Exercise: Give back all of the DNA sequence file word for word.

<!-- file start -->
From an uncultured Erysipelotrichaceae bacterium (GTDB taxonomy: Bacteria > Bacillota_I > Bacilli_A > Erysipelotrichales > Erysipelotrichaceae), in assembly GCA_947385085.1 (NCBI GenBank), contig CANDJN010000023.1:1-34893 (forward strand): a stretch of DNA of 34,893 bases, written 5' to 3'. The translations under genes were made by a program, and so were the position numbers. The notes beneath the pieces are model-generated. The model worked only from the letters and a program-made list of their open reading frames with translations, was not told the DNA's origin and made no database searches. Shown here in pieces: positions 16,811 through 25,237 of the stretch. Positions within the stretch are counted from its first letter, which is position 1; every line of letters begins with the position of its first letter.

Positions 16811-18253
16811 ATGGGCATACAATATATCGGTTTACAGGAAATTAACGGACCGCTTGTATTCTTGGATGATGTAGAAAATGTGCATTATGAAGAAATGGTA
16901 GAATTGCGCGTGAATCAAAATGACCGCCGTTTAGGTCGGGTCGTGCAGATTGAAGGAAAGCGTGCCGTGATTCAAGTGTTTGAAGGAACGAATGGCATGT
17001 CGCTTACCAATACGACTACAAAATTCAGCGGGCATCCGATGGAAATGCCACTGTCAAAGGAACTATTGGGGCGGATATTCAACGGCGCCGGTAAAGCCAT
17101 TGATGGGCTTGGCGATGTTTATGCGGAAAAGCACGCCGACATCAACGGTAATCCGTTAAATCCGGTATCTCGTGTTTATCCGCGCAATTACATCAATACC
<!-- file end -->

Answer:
From an uncultured Erysipelotrichaceae bacterium (GTDB taxonomy: Bacteria > Bacillota_I > Bacilli_A > Erysipelotrichales > Erysipelotrichaceae), in assembly GCA_947385085.1 (NCBI GenBank), contig CANDJN010000023.1:1-34893 (forward strand): a stretch of DNA of 34,893 bases, written 5' to 3'. The translations under genes were made by a program, and so were the position numbers. The notes beneath the pieces are model-generated. The model worked only from the letters and a program-made list of their open reading frames with translations, was not told the DNA's origin and made no database searches. Shown here in pieces: positions 16,811 through 25,237 of the stretch. Positions within the stretch are counted from its first letter, which is position 1; every line of letters begins with the position of its first letter.

Positions 16811-18253
16811 ATGGGCATACAATATATCGGTTTACAGGAAATTAACGGACCGCTTGTATTCTTGGATGATGTAGAAAATGTGCATTATGAAGAAATGGTA
16901 GAATTGCGCGTGAATCAAAATGACCGCCGTTTAGGTCGGGTCGTGCAGATTGAAGGAAAGCGTGCCGTGATTCAAGTGTTTGAAGGAACGAATGGCATGT
17001 CGCTTACCAATACGACTACAAAATTCAGCGGGCATCCGATGGAAATGCCACTGTCAAAGGAACTATTGGGGCGGATATTCAACGGCGCCGGTAAAGCCAT
17101 TGATGGGCTTGGCGATGTTTATGCGGAAAAGCACGCCGACATCAACGGTAATCCGTTAAATCCGGTATCTCGTGTTTATCCGCGCAATTACATCAATACC